And this is exactly what our text says. Our Lord himself presents a very serious warning. Christ's warning can be summed up thusly:
1) we as Christians have the word of God. God's word is given to us in a manner easily understood for anyone who reads it.
2) we have the simple truth of God's word, and we know what he expects of us. Therefore, when we fail to uphold his word, we deserve more punishment than those who know not his word.
In other words, I know some people that I believe are far off base concerning things such as the Trinity, tongues and faith healing. Yet these people, from all outward appearances, live far more holy than those who have been taught and understand the truth about these things.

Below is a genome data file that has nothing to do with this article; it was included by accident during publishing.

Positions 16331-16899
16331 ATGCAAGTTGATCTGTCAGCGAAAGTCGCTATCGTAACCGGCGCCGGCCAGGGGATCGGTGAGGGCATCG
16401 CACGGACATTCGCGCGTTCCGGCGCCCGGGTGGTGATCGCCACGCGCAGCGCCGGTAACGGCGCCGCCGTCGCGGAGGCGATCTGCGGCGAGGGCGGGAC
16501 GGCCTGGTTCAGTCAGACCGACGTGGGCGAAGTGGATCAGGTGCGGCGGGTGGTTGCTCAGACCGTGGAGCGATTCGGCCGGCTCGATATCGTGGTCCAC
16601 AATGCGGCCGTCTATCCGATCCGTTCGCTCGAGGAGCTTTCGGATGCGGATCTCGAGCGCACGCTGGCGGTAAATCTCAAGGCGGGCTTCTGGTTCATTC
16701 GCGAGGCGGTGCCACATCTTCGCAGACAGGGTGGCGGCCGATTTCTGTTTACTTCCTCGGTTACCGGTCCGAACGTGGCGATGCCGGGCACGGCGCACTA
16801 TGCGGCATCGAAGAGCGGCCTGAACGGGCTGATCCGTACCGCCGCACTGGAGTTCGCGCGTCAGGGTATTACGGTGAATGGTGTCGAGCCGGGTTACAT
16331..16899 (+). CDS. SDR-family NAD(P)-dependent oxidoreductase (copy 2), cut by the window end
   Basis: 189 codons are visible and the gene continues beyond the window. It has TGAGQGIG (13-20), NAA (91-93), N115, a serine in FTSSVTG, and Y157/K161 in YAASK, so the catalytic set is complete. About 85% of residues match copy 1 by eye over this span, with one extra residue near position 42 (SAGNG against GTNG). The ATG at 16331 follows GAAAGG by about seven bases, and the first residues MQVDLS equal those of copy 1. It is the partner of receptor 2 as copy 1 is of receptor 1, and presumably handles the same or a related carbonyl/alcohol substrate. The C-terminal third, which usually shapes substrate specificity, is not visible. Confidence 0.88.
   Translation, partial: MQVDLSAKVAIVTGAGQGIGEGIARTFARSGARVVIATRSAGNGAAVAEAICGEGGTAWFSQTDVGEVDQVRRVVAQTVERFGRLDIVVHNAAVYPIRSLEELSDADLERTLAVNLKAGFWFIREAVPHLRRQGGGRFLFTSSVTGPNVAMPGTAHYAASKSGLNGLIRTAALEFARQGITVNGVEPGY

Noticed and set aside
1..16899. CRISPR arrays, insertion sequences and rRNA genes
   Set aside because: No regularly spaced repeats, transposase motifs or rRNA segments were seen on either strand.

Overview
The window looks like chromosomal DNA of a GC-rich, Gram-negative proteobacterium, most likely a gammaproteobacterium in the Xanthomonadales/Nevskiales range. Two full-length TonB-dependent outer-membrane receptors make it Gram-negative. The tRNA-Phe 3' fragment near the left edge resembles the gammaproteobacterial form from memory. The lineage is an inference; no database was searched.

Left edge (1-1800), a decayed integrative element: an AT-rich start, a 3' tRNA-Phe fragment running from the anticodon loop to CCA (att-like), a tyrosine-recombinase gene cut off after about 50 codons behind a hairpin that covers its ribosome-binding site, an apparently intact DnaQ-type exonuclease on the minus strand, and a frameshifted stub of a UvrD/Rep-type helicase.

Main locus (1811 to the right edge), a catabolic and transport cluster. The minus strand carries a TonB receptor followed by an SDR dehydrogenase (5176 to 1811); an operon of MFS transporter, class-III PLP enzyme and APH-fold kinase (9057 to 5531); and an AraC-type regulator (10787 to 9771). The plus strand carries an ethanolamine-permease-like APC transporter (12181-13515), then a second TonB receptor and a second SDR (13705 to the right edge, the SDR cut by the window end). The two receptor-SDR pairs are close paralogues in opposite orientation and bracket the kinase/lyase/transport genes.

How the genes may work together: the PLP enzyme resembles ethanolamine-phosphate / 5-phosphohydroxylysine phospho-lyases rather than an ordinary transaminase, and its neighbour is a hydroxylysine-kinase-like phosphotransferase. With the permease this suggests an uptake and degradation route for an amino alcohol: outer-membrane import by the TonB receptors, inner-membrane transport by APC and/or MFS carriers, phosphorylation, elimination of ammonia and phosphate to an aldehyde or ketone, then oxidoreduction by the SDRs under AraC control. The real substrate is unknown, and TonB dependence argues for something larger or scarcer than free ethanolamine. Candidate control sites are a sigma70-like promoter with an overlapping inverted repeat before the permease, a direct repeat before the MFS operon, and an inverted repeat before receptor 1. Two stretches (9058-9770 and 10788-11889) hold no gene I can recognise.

Example: From what I understand, Paul's son-in-law has, according to the word of God a wrong view of the Trinity. However, I imagine that Paul will be the first to tell you that this young man has a holier life that exhibits a genuine love for the Lord according to what he has been taught than most Christians he knows.
Now, who is in more trouble with God -- a man who has an incomplete or even totally wrong view of the Trinity and eternal security yet lives holy before God and man, or the man who has a proper Biblical view of the Trinity and eternal security, yet cannot control his temper, his words, his thoughts nor his actions?
Look at our text:
The context may be speaking of eternal punishment -- those who have heard the gospel vs. those who have not, which is implied by v. 46. However, I will not use it that way. We will look at it more in the context of Deuteronomy chapter 29.